But there was also a fashion schizophrenia going on in the 50s.  Employment was high, money was plentiful and the suburbs were solid and sturdy.  Everybody and her boyfriend had a car.  These conditions gave us a few fashion anomalies.  There were the B-grade science fiction movies for example, where the sweaters were tight and the skirts were flared and short.  Most notably, the bikini was a half naked salute to the sun and the Pacific islands of the Bikini Atoll, where, in 1946, the United States military detonated nuclear hell and wiped out paradise in six and a half seconds.

The 60s going on 70s was the last time female fashions were a single mass market.  Despite what historians tell us about protest and discord, the 60s were a drug-induced fiesta.  Young people might have protested during the day, but at night, pot and peyote ruled, music and dance were primitive, birth control was quick and easy and so was sex.  The party didn’t stop until Nixon’s National Guard took matters into their own hands at Kent State in 1970.   In 1965, Mary Quant introduced the miniskirt; $6.95 worth of fabric that covered the bare necessities.  Later she would go even further with the micro-mini and hemlines disappeared entirely.  The first supermodel, appropriately named Twiggy, drove the female form to the very edge of annihilation.  Thin was in so completely that the old-fashioned flapper looked positively voluptuous.  The little black dress became essential day, evening and professional wear, and women everywhere learned to bend at the knees.  The fashion 60s culminated when Ms. Quant premiered hot pants, an ill-conceived gesture to modesty that was snatched up by strippers and prostitutes around the world and has since been in continuous use.

The last days of dictated fashion came with disco.  In reaction to the Women’s Movement and the rise of feminism, fashion designers took to adorning men: the polyester leisure suit is the symbol of the age.  When disco died, prominent male fashion died with it.

For the last two decades of the 20th century, fashion was not so much about style as trend.  There were no overwhelmingly accepted forms of dress; however, both men and women did follow a number of trends religiously.  Hemlines and necklines made minor seasonal adjustments up and down, in quick reaction to the state of the world, but most fashion remained in flux.  There was, however, one female feature that did distinguish itself – the bum.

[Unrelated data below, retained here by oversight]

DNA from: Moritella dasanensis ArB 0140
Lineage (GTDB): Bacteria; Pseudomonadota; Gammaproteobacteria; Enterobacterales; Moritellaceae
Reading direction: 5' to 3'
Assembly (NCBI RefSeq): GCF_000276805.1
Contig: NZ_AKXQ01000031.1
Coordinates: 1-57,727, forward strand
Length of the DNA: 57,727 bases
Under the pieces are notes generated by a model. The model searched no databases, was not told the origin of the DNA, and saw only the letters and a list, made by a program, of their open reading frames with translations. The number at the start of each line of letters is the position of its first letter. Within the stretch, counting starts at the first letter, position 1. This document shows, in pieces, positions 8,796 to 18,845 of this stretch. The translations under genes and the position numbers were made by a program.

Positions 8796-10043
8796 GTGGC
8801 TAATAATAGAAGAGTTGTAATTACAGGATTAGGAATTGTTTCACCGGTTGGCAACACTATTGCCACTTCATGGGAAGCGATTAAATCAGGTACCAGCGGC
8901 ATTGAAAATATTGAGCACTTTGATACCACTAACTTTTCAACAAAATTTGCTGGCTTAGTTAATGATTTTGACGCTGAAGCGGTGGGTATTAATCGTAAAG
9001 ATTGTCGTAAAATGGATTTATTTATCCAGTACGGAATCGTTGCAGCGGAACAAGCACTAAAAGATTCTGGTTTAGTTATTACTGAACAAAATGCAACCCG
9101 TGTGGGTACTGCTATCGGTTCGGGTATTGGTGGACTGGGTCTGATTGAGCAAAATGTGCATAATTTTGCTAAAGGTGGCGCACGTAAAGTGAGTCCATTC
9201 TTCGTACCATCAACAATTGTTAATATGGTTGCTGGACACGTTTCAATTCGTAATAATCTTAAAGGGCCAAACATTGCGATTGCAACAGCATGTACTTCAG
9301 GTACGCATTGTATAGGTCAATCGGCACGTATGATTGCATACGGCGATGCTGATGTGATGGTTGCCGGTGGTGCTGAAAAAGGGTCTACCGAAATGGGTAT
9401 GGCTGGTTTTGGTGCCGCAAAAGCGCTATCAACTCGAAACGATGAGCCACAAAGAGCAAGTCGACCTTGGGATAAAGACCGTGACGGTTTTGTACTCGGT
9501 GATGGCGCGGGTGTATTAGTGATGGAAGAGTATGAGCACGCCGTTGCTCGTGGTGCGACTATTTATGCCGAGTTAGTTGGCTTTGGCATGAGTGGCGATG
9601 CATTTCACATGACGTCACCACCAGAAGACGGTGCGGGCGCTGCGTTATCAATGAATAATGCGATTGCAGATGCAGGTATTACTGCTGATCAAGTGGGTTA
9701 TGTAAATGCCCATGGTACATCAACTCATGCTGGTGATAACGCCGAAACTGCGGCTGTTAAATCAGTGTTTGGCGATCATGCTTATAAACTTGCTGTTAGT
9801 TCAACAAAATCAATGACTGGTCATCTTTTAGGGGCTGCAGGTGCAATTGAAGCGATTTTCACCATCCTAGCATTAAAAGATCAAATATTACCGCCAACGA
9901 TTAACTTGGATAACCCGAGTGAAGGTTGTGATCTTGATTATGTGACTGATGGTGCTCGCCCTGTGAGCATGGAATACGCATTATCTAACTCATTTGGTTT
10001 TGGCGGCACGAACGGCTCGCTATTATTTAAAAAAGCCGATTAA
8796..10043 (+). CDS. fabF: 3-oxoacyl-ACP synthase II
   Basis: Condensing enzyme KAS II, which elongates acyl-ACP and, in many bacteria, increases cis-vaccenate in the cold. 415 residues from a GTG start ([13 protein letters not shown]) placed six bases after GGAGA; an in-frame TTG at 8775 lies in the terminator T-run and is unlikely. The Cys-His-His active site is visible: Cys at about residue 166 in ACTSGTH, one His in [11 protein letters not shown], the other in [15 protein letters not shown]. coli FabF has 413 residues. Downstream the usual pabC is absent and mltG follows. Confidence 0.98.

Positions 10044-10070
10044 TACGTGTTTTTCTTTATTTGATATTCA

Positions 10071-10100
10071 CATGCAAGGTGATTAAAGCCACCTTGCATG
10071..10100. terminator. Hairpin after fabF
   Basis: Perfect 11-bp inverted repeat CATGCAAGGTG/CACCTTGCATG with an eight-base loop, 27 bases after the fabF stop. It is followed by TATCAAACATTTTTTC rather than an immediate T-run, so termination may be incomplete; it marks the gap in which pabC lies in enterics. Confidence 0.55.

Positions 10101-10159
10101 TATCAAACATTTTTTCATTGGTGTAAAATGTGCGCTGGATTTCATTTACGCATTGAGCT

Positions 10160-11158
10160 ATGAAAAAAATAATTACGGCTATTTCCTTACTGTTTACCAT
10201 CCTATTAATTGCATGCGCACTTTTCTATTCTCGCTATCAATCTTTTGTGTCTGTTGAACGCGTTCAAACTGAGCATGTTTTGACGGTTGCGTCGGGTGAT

Introduced in Australia, in 1977, by Abba singer Agnetha Faltskog, the bum has dominated fashion ever since.  It shows up everywhere and has become the single fashion constant in a world that gyrates wildly between feast and famine.  Clothes have tightened up proportionately to display the bum prominently, and in some cases, silicon has been added to enhance its features.  Even today, in the 21st century, the bum remains front and centre on the fashion scene; Jennifer Lopez and the Kardashian sister are perfect examples.

Personally, I think the bum is a passing fancy and the fashion world is just catching its breath and waiting for another party or crisis to right itself.  In my mind, history will win out, but you can make up your own mind.

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2 comments on “Fashion: A history of the 20th Century

  1. Pingback: Fashion Guidelines For Women With an Hourglass Figure | - -

  2. Pingback: Popular Cloth In 20 Century | tengvouch

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This entry was posted on May 20, 2011 by in History, Social Comment and tagged , , , , .